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The audacity to serve. No choice involved. – SCN Encourager 5/27/2014

By Tom Page, SCN Founder | The Encourager

Just leave it to me.

Not only am I routinely “a day late and a dollar short” – obviously, I also have the knack for asking a question that was definitively answered weeks earlier.

Such was the case yesterday where I challenged us to ramp up our level of audaciousness.

Screen Shot 2014-05-26 at 9.55.01 AMI’ve discovered this won’t be easy for me.

I can barely spell audaciousness, let alone try to live it.

So, when I asked you to look in the mirror and be more audacious in promoting the cause of education, I never realized that the issue has already been decided.

Apparently we have no choice.

We’re either audacious or we fade away.

Sorry about that.

My original intent for yesterday’s Encourager was to plop a reasonable “consideration” onto your plate for you to (perhaps) just chew on a bit, nothing more.

I never thought that audaciousness would be like spooning brussel sprouts onto your plate back in the day when you were a kid, where you had to eat them before you could leave the table or have dessert.

We’re either audacious or we fade away.

In the May issue of INC magazine, the topic of audaciousness is featured over the course of 12 pages.

Its editors contend that if you want to be successful in what you do, some measure of audaciousness must be an integral part of who you are.

Your personal audaciousness should force you outside your comfort zone, to work alongside your fears, be sincere as opposed to fake (rats!), and request shaken, not stirred like a suave 007.

Your audaciousness is your very own… to nurture as you wish.

Bre Pettis is the cofounder and CEO of Makerbot Industries (the firm leading the way in disrupting our traditional economy via creating 3D printers).

Pettis said, “Innovation and the absurd are a paper-thin distance apart. You’ve got to explore the absurd with playfulness and simplicity. Be audacious in making things that are accessible, friendly, and simple. It’s not about making them more powerful.”

Bert Jacobs is the CEO of Life is Good. His clothing company has raised millions of dollars for children’s charities.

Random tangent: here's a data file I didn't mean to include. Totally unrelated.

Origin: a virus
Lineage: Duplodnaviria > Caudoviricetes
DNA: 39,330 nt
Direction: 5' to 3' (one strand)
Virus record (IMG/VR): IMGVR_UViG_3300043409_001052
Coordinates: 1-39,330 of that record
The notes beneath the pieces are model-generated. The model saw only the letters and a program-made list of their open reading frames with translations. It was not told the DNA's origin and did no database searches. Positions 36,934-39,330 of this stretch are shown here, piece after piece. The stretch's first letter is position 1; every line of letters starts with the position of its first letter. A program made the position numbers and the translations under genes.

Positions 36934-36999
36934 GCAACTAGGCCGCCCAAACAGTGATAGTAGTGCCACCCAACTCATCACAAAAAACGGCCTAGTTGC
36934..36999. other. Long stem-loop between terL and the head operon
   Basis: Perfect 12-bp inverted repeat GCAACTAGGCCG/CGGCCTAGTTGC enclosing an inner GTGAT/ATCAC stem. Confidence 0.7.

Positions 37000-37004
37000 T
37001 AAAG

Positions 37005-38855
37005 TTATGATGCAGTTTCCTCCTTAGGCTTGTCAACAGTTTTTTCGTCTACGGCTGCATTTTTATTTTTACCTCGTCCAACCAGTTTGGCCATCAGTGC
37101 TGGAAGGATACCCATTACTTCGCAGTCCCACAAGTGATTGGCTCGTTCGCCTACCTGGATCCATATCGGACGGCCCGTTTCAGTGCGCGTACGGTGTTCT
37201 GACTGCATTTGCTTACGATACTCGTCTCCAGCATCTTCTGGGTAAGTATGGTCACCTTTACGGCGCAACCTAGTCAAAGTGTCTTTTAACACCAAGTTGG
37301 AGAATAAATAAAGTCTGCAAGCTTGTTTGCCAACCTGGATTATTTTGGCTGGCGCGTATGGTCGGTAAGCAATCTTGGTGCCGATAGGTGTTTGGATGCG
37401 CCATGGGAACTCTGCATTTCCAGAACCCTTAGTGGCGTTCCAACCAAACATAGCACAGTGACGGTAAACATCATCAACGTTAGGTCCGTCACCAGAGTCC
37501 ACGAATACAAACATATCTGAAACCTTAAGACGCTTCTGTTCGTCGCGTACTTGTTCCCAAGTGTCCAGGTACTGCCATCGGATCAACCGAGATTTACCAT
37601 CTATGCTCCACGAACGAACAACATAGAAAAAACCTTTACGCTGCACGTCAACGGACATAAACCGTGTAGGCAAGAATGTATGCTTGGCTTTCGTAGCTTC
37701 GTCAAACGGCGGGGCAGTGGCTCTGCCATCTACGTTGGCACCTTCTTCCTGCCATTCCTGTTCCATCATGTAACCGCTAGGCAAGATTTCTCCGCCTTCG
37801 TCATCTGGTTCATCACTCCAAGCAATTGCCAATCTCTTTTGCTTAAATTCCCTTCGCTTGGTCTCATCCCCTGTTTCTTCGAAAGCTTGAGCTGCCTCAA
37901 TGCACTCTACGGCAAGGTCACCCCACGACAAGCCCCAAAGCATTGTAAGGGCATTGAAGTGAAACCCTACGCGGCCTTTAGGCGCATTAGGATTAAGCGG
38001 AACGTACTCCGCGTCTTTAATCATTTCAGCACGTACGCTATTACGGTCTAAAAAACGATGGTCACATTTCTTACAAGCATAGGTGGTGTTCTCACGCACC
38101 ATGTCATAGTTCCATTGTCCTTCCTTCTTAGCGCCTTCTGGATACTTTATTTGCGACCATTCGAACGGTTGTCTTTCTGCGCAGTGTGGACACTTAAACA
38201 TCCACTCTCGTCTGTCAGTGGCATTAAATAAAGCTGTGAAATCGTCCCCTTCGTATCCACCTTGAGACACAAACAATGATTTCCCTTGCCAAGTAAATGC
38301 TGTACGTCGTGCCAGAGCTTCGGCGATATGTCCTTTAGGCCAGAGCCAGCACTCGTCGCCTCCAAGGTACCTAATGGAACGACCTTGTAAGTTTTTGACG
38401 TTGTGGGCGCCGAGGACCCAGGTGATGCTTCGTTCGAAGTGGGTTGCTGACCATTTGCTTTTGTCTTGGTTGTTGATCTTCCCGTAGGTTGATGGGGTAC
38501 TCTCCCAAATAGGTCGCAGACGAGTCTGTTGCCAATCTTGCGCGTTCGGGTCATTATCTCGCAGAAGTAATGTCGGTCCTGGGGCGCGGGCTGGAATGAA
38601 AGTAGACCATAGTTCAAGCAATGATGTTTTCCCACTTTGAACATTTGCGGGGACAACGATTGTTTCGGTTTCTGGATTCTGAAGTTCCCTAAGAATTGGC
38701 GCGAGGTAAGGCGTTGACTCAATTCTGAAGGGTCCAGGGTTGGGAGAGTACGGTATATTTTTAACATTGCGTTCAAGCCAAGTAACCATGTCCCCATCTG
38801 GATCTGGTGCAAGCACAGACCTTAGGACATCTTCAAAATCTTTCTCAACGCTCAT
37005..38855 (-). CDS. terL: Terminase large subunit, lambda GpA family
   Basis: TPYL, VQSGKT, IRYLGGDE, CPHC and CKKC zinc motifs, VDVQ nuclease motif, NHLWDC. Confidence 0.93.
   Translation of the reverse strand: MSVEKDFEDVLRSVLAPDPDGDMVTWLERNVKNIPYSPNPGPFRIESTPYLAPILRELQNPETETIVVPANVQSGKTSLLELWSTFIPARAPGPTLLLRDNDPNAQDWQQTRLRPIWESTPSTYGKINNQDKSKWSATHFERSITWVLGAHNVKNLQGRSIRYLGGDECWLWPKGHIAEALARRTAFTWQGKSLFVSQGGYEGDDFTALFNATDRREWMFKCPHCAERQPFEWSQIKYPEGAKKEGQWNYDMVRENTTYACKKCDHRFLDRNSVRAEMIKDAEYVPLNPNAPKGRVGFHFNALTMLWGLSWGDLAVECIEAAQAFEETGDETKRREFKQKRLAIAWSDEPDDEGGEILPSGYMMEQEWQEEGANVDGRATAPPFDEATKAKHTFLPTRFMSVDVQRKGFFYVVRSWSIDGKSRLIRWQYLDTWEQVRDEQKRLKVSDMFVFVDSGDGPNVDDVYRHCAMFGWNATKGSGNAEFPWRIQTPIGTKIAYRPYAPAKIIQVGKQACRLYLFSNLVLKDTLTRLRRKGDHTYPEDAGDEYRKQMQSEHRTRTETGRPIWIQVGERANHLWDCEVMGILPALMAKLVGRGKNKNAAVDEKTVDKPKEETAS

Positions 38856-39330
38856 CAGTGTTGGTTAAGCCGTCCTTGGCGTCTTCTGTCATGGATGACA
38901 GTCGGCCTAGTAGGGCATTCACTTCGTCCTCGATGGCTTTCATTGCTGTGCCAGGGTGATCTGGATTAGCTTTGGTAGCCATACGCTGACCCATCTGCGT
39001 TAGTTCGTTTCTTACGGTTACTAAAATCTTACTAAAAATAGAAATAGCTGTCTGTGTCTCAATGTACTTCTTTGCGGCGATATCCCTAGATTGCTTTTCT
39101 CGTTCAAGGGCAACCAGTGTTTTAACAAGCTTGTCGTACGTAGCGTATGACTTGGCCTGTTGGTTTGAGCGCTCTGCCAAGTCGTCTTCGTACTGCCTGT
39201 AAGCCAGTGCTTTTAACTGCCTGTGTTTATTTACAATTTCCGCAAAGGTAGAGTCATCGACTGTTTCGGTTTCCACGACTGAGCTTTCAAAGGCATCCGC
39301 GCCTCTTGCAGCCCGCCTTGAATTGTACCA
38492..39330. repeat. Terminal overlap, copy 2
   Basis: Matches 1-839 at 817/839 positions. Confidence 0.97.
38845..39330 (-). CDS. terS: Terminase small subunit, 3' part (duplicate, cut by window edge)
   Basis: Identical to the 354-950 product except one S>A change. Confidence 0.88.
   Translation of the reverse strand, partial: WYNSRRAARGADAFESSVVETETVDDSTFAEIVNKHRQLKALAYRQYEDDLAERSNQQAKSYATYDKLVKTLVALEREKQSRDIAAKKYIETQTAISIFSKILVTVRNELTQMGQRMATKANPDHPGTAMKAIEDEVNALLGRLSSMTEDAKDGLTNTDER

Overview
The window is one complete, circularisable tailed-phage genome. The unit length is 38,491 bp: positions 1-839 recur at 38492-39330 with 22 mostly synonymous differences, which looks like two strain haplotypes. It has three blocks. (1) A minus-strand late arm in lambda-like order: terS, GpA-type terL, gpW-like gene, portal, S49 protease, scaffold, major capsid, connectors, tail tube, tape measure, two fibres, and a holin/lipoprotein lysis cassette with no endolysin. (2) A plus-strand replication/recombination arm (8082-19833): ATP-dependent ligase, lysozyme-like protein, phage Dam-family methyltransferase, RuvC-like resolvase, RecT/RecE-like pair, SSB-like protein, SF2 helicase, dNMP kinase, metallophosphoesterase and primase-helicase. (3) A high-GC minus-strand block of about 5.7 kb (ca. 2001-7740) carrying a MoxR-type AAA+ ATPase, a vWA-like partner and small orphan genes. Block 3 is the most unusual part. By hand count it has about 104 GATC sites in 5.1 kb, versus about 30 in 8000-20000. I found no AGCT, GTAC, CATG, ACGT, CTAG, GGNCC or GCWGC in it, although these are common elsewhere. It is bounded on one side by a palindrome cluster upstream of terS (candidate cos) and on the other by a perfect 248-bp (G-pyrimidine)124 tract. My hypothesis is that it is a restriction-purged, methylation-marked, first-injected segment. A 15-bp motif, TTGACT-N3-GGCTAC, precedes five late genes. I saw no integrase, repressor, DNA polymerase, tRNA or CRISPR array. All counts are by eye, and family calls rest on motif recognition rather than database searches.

Jacobs said, “Audacity is when there are 999 other people who are looking to reduce their negative impact, but then there’s that one person out of 1,000 who actually wants to solve the issue completely. He or she will begin by asking, ‘what if?‘”

Jason Fried is the CEO of Basecamp, a software company in Chicago.

Fried said, “People who are audacious are willing to be misunderstood. They typically have to stand up to the world.”

Uh, oh.

I don’t know that I’m all that willing to be misunderstood – but I frequently am, anyway!

I can only hope this is the same thing.

It’d be nice to know that my “journey toward average” will make a pit stop at audacious somewhere down the line.

Tom Page, SCN               Audaciously requesting you to join us on Facebook.
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Whew! No wonder we’re exhausted. – SCN Encourager 11/15/2013

By Tom Page, SCN Founder | The Encourager

The former CEO of Google made an astounding claim.

Eric Schmidt said that if you take all of the information created between the dawn of civilization and 2003… and add it all up… this much information is now created every TWO DAYS.

He said this more than a year ago — so you can’t blame the Encourager.

Or even little ol’ me, the messenger. (OK… maybe I’m not so little…)

We weren’t key influencers in the exponential growth of communications clutter.

So, with weekend coming up, I’m “encouraging” school leaders and communicators all across the nation (or at least the ones in my neighboring school districts) to commit to making the next two days a period totally free of texting, writing, emailing, photo-ing, and video-ing.

If we unite together in this grand cause — to sacrifice by stepping up and just laying back and goofing off all weekend — imagine the warm inner glow we’ll share knowing that we’ve each done our part to mitigate today’s communications clutter crisis, even if only for two days.

We can always fire up our respective communications clutter machines on Monday, right?

So, join me in this noble purpose.

Sure, I realize that it may be grounded in some disputed assumptions.

A computer metrics analyst named Moore said Schmidt has it all wrong.

According to Moore, Schmidt made several significant errors in calculating the total number of exabytes of information piling up since the very first day our ancestors began scribbling on the walls of caves.

This is why I’ve made it a personal policy to never make outlandish claims in public like Schmidt.

Why give some smarty-pants mathematician an easy opportunity to respond and point out you’re a knucklehead?

And, to be honest, it wouldn’t even take a “smarty pants mathematician” to refute any statistical claim I’d make — just some 8th grader who possesses a minimal math proficiency.

So I play it safe.

Anyway, Moore said if you take all of the information created between the dawn of civilization and 2003… and add it all up… this much information is actually created every SEVEN DAYS.

Moore’s math works for me.

Let’s now lock arms and commit to a communications clutter-free SEVEN DAY weekend.

Hope you’ll enjoy a nice lonnnggg one!

Tom Page, SCN
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